"They've had a hard day, the dwarfs," said one sympathetic father calmly to several children at his side, all waiting expectantly for a glimpse of a dwarf or a Prince Charming or a Snow White.

But, after a hard evening as the mute and playful dwarf Dopey at the National Theater opening last night of "Snow White," actor Michael King was still good humored.

King, in jeans, leather jacket and wool cap, stood pouring himself a cup of punch at the opening party in the theater lobby when he was approached by several awed children and their parents.

"Hi, how are you? I played Dopey," he said smiling. They greeted him.

He looked up at the tall man in a pinstriped suit. "Where you all from?"

"Uh, I'm the senator from South Carolina," said Strom Thurmond.

King flashed a grin. "Really? I'm from Florida."

The senator smiled and passed around some punch.

It was a party for Washington's usual theater crowd -- plus kids. But it was mainly for the kids, including Amy Carter who came with friends and Secret Service agents and was reportedly as taken with the play as any other kid.

"Hey, you look like Bashful," one friend was heard telling Amy.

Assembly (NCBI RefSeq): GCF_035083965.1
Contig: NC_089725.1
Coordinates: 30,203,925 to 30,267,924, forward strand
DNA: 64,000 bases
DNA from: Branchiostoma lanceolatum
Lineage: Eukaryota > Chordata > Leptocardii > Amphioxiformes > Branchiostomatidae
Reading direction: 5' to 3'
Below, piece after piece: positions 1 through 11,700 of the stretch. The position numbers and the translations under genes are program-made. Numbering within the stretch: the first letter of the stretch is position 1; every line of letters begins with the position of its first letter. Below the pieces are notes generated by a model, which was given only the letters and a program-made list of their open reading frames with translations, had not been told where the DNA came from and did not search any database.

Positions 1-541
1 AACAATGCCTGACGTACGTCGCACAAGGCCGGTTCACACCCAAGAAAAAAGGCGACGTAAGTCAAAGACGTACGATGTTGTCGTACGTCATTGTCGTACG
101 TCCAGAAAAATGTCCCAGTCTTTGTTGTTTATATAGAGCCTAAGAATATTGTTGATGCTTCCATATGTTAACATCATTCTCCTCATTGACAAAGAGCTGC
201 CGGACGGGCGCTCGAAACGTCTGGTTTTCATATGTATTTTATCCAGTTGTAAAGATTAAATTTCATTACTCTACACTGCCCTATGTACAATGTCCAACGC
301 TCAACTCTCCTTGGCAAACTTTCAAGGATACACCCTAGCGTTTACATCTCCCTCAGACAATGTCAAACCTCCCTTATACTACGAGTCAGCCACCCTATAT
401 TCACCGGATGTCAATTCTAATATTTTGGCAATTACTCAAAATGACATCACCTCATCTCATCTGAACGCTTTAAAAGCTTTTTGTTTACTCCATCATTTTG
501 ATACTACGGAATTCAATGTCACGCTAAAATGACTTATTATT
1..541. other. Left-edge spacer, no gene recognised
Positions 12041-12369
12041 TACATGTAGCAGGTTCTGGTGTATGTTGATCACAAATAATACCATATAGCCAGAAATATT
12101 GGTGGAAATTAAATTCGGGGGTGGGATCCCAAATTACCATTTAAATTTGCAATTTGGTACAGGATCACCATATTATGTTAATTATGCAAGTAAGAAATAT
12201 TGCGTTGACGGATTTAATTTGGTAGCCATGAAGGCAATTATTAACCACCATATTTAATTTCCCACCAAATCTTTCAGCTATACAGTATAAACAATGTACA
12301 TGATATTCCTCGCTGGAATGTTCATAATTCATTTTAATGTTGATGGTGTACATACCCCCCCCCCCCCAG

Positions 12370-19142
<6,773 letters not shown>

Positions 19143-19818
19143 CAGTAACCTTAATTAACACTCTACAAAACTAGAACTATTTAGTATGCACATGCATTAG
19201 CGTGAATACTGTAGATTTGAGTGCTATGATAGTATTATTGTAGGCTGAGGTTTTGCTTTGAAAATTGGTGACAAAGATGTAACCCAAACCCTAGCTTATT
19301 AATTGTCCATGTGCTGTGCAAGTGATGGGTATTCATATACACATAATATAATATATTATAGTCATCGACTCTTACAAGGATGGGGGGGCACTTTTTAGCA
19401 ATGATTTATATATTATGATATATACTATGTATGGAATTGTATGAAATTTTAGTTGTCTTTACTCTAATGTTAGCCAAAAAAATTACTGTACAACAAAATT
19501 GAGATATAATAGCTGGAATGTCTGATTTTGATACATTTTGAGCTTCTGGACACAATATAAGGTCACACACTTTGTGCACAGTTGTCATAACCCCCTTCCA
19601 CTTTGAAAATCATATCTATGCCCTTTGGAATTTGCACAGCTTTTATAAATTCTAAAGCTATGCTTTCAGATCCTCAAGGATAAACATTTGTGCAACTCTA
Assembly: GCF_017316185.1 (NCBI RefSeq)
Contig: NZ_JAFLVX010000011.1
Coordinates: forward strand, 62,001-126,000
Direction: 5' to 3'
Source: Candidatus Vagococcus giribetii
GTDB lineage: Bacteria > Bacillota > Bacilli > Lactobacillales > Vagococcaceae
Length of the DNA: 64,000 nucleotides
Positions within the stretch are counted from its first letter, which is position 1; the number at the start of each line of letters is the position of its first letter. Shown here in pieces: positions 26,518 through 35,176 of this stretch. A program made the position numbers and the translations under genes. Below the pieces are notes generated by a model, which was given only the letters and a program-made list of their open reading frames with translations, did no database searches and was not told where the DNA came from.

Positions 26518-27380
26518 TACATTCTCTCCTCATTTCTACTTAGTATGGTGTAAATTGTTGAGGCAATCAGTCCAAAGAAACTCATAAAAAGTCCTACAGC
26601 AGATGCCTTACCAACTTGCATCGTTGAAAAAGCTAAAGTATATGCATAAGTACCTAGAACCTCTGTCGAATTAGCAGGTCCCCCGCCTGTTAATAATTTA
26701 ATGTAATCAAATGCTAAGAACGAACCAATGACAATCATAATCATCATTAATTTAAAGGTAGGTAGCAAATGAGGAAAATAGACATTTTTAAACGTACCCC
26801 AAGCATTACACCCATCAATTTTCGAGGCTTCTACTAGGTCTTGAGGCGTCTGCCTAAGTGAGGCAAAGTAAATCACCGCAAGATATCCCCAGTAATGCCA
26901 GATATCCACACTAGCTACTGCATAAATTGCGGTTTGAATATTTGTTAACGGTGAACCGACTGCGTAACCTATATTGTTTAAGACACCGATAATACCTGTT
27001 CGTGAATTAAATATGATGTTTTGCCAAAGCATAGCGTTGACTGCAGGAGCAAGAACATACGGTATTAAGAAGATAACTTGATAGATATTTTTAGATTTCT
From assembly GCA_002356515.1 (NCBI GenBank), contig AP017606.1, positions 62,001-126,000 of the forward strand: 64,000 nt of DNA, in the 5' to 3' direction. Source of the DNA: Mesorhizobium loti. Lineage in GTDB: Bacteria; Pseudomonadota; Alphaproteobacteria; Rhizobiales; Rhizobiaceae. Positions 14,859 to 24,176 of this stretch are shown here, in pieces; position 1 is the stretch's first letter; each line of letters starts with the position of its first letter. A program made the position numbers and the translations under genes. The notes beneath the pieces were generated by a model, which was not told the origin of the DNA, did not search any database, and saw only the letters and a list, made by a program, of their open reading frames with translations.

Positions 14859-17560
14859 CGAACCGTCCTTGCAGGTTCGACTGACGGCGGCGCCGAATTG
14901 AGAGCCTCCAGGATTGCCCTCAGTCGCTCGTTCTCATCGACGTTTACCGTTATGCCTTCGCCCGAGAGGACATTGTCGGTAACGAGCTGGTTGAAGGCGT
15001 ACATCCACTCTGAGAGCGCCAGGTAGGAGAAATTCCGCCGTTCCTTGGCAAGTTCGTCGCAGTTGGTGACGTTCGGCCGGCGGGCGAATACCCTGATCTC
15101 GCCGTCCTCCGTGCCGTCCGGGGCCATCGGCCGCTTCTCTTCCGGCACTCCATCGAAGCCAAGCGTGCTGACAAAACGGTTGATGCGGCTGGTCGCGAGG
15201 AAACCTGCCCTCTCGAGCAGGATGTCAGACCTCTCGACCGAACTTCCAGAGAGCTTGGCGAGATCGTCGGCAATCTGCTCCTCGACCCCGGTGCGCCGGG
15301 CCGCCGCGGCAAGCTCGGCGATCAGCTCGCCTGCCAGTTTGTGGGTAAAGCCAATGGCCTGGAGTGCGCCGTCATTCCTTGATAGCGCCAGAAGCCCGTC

"Hey, you look like Dopey," Amy was heard to reply.

When Prince Charming and Snow White cut their wedding cake on the mezzanine level of last night's party, Amy was given a piece. And she got her picture taken with the couple.

The other star of the evening was in the audience -- Washington Redskins quarterback Joe Theismann, with his wife and two children. He was mobbed by enthusiastic autograph seekers and fans.

"I love it," said King, a former Ringing Brothers, Barnum and Bailey clown, about his role as Dopey. "It's like living a fairy tale." He is also 23 and he is really a dwarf (4 feet tall).

"Gotta go," he said, looking out through the glass doors of the lobby. "Me and Sneezy got a party."

Maurice Tobin, chairman of the board of the National Theatre, said there is more of this to come. "Instead of being dark on Saturday and Sunday mornings, we want to have children's shows and puppets," he said.

Tobin expects more of everything in the National Theatre. After "Snow White," they will be under management by the Shubert chain, the country's largest organization of theaters. "What we desperately needed was aggressive management and they have a wonderful track record," Tobin said. "This should bring the National up to its old light."